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An In-Depth Look at Lilac Stem Cell Extract in Skin Care

By Cynthia Price, MD

Science and technology have become integral partners in developing the active ingredients utilized in today’s advanced topical skincare products, and stem cells are one category of ingredients that are continuously proving themselves invaluable. Although technically advanced and proven safe, there has been a lot of confusion and controversy surrounding the use of stem cells overall. Using plant stem cells rather than human stem cells in product formulations is desirable not only because they provide a myriad of benefits in treating many common skin conditions, but because they also do not create the controversy associated with the extraction and use of human stem cells.

While the three most popular plant stem cells with the most scientific investigation are Malus Domestica (swiss apple), Vitis Vinifera (grape fruit) and Syringa Vulgaris (lilac leaf), this article will focus on the latter, as this particular extract—the active component of which is verbascoside— possesses multi-faceted benefits, and may be used in the treatment of commonly seen inflammatory, acneic, aging, and photodamaged skin conditions.


It is useful to understand the function of epidermal stem cells within human skin prior to considering incorporating plant stem cells into topical products. Some of the skin’s stem cells are located within the stratum basale (basal layer) of the epidermis (known as interfollicular stem cells). The primary function of these cells is to replenish the epidermis during regular wound repair and homeostasis.1 These cells are undifferentiated—as with all stem cells— and have the ability to differentiate into many lineages depending upon their tissue origin, for an extended period of time.1,2 Upon dividing, the daughter cells may remain as the parent cell, or they have the ability to differentiate into cells that have a more specific function, otherwise known as progenitor cells.

Over approximately one month, these progenitor cells divide rapidly within the basal layer, and when this division process ends, they move through the upper layers of the epidermis towards the surface of the skin. At this time they continue to differentiate progressively, changing from one type of keratin to another until their nuclei degenerate, and they become dead, keratinized cells that form the outermost layer of the skin and eventually shed off.2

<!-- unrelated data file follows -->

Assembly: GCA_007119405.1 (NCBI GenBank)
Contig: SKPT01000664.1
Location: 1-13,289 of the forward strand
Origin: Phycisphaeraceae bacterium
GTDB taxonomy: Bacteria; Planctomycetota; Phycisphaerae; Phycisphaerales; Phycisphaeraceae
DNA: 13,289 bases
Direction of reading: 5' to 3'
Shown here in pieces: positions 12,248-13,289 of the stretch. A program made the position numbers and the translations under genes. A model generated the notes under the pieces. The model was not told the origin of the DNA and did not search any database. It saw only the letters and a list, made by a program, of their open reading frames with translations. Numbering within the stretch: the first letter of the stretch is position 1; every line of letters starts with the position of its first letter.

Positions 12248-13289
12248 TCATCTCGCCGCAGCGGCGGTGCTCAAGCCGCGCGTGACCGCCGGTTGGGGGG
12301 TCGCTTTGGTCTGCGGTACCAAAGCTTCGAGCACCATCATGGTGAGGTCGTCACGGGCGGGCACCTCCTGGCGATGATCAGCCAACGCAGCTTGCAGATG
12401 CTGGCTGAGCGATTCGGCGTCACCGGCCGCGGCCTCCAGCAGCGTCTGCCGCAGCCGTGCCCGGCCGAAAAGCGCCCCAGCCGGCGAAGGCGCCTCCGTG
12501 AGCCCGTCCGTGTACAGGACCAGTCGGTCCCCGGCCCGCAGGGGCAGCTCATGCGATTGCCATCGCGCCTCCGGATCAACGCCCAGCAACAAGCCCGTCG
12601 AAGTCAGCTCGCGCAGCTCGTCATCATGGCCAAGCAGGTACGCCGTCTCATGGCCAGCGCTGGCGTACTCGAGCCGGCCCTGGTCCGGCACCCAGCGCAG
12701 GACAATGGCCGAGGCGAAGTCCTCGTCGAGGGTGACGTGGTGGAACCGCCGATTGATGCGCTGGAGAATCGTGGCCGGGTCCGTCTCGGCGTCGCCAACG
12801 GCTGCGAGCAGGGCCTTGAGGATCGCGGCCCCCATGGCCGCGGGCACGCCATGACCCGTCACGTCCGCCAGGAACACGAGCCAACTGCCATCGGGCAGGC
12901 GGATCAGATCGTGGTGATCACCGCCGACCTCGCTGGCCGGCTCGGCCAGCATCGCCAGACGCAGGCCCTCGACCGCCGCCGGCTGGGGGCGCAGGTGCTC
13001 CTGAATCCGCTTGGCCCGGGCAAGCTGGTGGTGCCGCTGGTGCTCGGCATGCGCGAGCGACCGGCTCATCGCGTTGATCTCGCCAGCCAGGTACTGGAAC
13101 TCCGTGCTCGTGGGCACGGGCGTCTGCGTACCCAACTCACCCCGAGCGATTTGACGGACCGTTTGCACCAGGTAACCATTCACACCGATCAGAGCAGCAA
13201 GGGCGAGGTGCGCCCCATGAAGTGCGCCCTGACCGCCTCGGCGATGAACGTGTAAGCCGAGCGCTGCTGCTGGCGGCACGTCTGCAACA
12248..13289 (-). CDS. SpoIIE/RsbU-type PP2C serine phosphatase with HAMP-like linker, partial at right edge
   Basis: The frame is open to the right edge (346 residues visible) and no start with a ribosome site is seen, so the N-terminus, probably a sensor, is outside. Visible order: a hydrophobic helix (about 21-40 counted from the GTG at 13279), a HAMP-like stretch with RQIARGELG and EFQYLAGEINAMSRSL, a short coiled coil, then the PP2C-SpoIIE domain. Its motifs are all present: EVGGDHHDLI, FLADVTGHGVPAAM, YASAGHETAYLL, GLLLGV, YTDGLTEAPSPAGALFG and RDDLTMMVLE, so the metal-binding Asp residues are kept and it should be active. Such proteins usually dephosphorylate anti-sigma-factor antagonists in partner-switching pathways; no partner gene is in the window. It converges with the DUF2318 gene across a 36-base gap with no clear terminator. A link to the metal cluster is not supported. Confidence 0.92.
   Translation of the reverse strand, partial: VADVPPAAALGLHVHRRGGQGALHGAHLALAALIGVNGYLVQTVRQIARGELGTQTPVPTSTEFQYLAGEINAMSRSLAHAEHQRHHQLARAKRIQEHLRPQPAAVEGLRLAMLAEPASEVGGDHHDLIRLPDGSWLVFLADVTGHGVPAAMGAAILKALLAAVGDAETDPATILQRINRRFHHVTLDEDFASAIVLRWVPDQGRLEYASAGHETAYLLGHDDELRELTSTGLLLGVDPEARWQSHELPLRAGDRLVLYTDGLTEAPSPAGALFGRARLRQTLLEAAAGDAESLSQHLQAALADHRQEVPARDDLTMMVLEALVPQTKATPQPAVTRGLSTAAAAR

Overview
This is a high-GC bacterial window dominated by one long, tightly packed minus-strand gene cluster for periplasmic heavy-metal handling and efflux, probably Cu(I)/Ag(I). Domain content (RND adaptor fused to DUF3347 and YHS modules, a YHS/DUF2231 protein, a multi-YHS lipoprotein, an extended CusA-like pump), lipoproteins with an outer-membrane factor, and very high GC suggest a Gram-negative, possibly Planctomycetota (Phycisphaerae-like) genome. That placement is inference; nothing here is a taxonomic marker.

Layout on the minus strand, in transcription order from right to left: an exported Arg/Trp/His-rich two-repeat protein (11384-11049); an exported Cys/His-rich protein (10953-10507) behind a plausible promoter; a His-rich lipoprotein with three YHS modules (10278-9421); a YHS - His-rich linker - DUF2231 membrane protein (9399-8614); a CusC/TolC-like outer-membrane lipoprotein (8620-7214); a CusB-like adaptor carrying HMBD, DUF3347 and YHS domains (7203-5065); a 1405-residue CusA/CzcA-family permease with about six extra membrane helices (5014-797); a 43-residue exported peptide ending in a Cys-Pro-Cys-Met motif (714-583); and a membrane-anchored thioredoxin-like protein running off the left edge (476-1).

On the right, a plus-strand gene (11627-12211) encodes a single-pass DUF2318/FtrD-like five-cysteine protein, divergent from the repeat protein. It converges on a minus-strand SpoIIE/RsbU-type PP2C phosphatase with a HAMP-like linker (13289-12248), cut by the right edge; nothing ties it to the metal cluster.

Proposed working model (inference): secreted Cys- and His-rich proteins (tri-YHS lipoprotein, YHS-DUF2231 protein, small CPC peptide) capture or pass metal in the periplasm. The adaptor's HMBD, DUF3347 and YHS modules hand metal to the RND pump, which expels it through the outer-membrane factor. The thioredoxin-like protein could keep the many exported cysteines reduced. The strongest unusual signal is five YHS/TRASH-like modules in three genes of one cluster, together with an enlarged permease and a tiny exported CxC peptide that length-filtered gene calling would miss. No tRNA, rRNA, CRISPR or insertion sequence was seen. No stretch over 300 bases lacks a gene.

In addition, epidermal stem cells are also found at the base of the hair follicle in a microenvironment called the bulge (known as bulge stem cells). Until they are called upon by surrounding cells to aid with skin repair, these stem cells remain dormant, and it is the epigenetic signal that these cells receive that will determine their particular characteristics.


Even though epidermal stem cells support constant skin renewal, this process becomes slower with age. One thought is that the healing process in aging adults slows due to the stem cells’ compromised mobility or a reduction in the actual number of stem cells that are able to respond to the signals that encourage proliferation.3Over time, the number of lost or dying cells becomes greater than that of the existing cells, which ultimately leads to the visible signs of skin aging, such as wrinkles and sagging. Overexposure to UVA and UVB rays also contributes to additional presentations of visible skin damage, such as several types of cancers, photoaging, pigmentation disorders, inflammation, erythema, and sunburn.4,5 DNA damage has been proven to occur from the resultant oxidative stress from both direct and indirect UVA and UVB exposure.6 Reactive Oxygen Species (ROS) are generated by UV radiation, which alter the function of the skin by interacting with the DNA, lipids, and proteins within the skin’s cells. Although the skin is armed with a natural defense mechanism consisting of antioxidants and enzymes to protect it from ROS, it can become overwhelmed with a UV-induced increase in the production of ROS.


Not only does verbascoside possess strong antioxidant properties,7,8 but in vivo and in vitro studies have also shown anti-inflammatory capabilities stronger than those of both hydrocortisone and triamcinolone, as well as the ability to accelerate the wound-healing process. Verbascoside is also able to attract pro-inflammatory cells in the areas of damaged skin that function to inhibit ROS.9 In fact, one study indicates that verbascoside’s mechanism of action with regard to the repair of DNA oxidative damage is related to its ability to significantly impair NF-kB and AP-1 binding activity. Science also suggests that verbascoside offers additional skin-protection capabilities against environmental and inflammatory insults.